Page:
Consumers and architects to benefi t from new rules

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Minister for Building Issues Clayton Cosgrove has announced new rules governing the registration, ongoing training and discipline of architects which are hoped to bring signifi cant benefi ts to the profession and consumers. 

From July 1, 2006, a new public register of registered architects overseen by a new board was established under the Registered Architects Act 2005. Mr Cosgrove says the Act aims to maintain high standards in the profession, improve consumer protection and raise the status of registered architects by differentiating them from other design professionals, such as architectural designers. 

“Architects spend about eight years studying to qualify, and the Act recognises this,” Mr Cosgrove says. “If you design buildings, prepare plans and specifications for buildings, or supervise the construction of buildings, you won’t be able to use the title ‘registered architect’ or ‘architect’ unless you are registered.”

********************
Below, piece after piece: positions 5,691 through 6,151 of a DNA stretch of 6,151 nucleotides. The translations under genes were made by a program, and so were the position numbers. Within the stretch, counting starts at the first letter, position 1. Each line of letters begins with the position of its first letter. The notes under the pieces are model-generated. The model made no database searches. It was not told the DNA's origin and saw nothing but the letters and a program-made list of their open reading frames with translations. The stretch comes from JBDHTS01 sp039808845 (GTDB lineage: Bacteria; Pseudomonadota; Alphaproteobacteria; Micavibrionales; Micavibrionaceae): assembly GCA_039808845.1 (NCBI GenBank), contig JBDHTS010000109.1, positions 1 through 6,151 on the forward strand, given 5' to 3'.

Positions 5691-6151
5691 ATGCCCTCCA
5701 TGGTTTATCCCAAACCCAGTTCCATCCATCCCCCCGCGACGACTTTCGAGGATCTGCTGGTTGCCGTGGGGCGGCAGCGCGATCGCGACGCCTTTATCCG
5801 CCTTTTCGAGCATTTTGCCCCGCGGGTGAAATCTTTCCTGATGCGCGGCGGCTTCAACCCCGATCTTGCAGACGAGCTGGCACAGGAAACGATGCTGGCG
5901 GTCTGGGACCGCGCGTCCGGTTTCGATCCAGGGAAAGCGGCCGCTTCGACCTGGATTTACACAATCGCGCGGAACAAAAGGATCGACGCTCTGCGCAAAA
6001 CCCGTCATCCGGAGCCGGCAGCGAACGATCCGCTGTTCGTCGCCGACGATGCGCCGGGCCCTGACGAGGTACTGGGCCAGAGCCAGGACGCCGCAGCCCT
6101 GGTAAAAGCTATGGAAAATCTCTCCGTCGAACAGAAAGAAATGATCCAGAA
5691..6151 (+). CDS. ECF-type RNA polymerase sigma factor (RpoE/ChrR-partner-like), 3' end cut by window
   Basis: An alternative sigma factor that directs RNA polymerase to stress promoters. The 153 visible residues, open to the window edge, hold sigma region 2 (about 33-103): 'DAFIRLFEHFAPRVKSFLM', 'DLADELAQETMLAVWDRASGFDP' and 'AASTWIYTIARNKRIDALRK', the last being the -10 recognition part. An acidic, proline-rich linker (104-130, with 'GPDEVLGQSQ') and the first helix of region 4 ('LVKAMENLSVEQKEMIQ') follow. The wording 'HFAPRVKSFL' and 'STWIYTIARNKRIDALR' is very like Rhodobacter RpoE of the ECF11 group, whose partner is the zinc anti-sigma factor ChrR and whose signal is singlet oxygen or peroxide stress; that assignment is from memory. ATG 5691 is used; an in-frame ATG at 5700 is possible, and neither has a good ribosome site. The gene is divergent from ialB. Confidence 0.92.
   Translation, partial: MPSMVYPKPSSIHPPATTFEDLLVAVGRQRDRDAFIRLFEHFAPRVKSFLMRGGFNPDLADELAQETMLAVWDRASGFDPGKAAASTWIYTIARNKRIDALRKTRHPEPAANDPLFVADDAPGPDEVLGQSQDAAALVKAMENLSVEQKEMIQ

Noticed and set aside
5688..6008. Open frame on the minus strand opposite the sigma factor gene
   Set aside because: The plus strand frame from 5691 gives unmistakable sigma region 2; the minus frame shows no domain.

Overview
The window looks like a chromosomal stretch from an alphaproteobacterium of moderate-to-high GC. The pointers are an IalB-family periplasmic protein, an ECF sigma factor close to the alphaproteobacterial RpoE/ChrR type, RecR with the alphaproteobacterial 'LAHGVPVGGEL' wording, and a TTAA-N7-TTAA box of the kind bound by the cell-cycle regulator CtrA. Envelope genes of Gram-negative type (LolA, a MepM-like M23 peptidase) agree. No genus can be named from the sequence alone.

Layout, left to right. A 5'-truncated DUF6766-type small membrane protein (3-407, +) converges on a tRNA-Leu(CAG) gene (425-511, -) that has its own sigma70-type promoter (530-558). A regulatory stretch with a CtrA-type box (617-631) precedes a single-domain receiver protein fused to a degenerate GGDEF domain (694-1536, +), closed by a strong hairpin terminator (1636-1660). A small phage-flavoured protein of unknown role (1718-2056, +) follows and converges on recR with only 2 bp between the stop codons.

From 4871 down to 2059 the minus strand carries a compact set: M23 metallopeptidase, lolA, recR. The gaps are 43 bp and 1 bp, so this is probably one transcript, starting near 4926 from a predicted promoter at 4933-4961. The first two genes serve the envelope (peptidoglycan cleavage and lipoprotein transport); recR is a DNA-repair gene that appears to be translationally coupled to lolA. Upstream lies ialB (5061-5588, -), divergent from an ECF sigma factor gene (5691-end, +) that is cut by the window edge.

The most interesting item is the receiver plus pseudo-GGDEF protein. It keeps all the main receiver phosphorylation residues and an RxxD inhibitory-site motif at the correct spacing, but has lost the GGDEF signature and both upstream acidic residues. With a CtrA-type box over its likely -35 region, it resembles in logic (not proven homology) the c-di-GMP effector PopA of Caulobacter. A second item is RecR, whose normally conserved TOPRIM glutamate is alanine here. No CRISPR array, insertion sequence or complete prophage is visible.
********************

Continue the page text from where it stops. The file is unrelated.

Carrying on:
The annual practicing certifi cate issued by the Architects Education and Registration Board (AERB) will be phased out over the next six months and replaced by an annual certificate of registration, issued by the recently established New Zealand Registered Architects Board (NZRAB). 

The AERB will cease to exist. Under the new system, all registered architects will need to undertake ongoing professional development to remain registered, in keeping with the direction of related industries, such as building and engineering. “Good buildings start with good design. 

These changes ensure architects are competent at their job, and undergo regular training to keep up to date with the latest innovative design solutions and any industry changes,” Mr Cosgrove says. The register will be held by the NZRAB and be publicly available on-line. 

The Act also offers greater consumer protection, with an improved disciplinary process to deal with incompetence, negligence and unethical behaviour. Previously, complaints could only be made on the grounds of gross incompetence or gross negligence. 

The Board will be able to impose fines of up to $10,000, require supervision or retraining, or in particularly serious cases, suspend or cancel an architect’s registration.